Total and Spot Electron Beam (TSEBT/SPOT EBT)
Conventional Radiation Therapy
Radiation therapy uses X-rays and electrons to treat the skin. In fact, the mycosis fungoides variant of CTCL may have been the first type of cancer treated with radiation therapy only a few years after X-rays were discovered at the end of the 19th century. Today, radiation therapy can be used to treat individual CTCL lesions (local) or the entire skin surface (total skin). Types of X-rays suitable for treatment of the skin include low orthovoltage X-ray and electron beam is also used. Orthovoltage X-ray can effectively treat recurrent lesions, but its penetration to underlying tissues (blood vessels, muscles, bone marrow) can prove to be a distinct disadvantage if more widespread disease is evident. In contrast to conventional X-rays, electron beam therapy delivers radiation primarily to the layers of involved skin and spares the deeper tissues and organs any radiation effects. In current CTCL care, local x-ray therapy is employed for treatment of isolated skin tumors or ulcerated plaques that don’t respond to other treatments. Orthovoltage X-ray therapy has been gradually replaced by electron beam treatment in many centers.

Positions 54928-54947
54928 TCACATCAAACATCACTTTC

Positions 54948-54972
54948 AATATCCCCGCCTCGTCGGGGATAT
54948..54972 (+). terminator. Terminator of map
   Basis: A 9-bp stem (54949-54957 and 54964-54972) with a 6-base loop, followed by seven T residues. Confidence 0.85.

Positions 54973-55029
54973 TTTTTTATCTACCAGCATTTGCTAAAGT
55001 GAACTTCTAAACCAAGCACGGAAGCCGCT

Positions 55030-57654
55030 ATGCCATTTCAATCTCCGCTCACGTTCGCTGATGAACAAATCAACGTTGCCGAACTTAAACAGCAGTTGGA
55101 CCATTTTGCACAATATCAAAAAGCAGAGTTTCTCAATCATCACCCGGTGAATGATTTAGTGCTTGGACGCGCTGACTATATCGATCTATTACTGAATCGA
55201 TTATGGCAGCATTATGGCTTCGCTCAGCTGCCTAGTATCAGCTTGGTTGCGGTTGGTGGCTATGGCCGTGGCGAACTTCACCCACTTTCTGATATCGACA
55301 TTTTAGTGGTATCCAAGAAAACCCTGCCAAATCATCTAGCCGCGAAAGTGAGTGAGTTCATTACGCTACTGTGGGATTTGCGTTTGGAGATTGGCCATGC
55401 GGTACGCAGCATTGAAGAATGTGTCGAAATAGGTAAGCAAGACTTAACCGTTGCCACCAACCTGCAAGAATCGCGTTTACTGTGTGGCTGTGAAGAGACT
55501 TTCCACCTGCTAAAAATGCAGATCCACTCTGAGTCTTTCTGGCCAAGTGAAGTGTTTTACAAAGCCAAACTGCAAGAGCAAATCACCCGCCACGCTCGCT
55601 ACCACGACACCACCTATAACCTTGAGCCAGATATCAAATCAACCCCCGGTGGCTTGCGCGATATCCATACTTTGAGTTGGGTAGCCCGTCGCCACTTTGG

Electron beam effectively penetrates the superficial portions of the skin (epidermis and dermis). Thus, electron beam therapy (EBT) is extremely effective in clearing most problematic skin manifestations of CTCL. Total skin electron beam therapy (TSEBT) is often reserved for the CTCL patient with extensive skin surface involvement or those that may have proven resistant to less aggressive therapies.
EBT is delivered by experienced radiation oncologists in collaboration with dermatologists and oncologists specializing in the treatment of CTCL. The addition of maintenance PUVA or systemic therapies following TSEBT may reduce disease recurrence.
Acute side effects can include a skin burn/irritation that is much like a moderate to severe sun burn (worse in patients who burn but do not tan when exposed to sun), deep tanning (in those who tan after sun exposure), itching and fatigue. Although these acute side effects are occasionally severe, they are self-limited if appropriate supportive therapy is administered in a timely fashion. Long-term side effects can include generalized dry skin and permanently decreased secretion of sweat and oil on much but not all of the skin, scattered dilated blood vessels (telangectasias), pigmentation changes, and partial or complete scalp hair loss which is more severe in males with signs of thinning hair than in females. A curious side effect is the re-growth of pigmented hair in those who have already gone gray or white and is usually not a source of complaints.